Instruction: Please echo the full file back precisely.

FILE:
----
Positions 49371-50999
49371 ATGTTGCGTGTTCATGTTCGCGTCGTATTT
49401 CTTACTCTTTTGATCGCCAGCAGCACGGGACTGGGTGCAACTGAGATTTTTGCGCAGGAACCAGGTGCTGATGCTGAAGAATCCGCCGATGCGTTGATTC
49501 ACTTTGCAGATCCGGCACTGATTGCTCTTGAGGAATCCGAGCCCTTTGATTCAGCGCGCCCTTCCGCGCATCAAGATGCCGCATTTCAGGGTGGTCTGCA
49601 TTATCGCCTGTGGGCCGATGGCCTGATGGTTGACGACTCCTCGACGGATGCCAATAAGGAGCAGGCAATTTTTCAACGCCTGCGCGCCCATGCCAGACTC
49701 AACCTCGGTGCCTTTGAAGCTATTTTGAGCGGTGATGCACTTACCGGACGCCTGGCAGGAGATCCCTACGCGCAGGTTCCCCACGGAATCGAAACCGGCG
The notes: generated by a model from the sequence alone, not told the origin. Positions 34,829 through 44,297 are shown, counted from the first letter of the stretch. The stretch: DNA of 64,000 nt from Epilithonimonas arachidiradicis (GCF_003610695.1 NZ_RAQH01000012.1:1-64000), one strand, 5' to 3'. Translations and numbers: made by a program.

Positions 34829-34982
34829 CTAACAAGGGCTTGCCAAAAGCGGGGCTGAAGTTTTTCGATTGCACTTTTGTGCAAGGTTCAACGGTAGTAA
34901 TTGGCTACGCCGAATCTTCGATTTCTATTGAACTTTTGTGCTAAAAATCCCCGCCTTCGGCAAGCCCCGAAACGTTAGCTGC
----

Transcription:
Positions 49371-50999
49371 ATGTTGCGTGTTCATGTTCGCGTCGTATTT
49401 CTTACTCTTTTGATCGCCAGCAGCACGGGACTGGGTGCAACTGAGATTTTTGCGCAGGAACCAGGTGCTGATGCTGAAGAATCCGCCGATGCGTTGATTC
49501 ACTTTGCAGATCCGGCACTGATTGCTCTTGAGGAATCCGAGCCCTTTGATTCAGCGCGCCCTTCCGCGCATCAAGATGCCGCATTTCAGGGTGGTCTGCA
49601 TTATCGCCTGTGGGCCGATGGCCTGATGGTTGACGACTCCTCGACGGATGCCAATAAGGAGCAGGCAATTTTTCAACGCCTGCGCGCCCATGCCAGACTC
49701 AACCTCGGTGCCTTTGAAGCTATTTTGAGCGGTGATGCACTTACCGGACGCCTGGCAGGAGATCCCTACGCGCAGGTTCCCCACGGAATCGAAACCGGCG
The notes: generated by a model from the sequence alone, not told the origin. Positions 34,829 through 44,297 are shown, counted from the first letter of the stretch. The stretch: DNA of 64,000 nt from Epilithonimonas arachidiradicis (GCF_003610695.1 NZ_RAQH01000012.1:1-64000), one strand, 5' to 3'. Translations and numbers: made by a program.

Positions 34829-34982
34829 CTAACAAGGGCTTGCCAAAAGCGGGGCTGAAGTTTTTCGATTGCACTTTTGTGCAAGGTTCAACGGTAGTAA
34901 TTGGCTACGCCGAATCTTCGATTTCTATTGAACTTTTGTGCTAAAAATCCCCGCCTTCGGCAAGCCCCGAAACGTTAGCTGC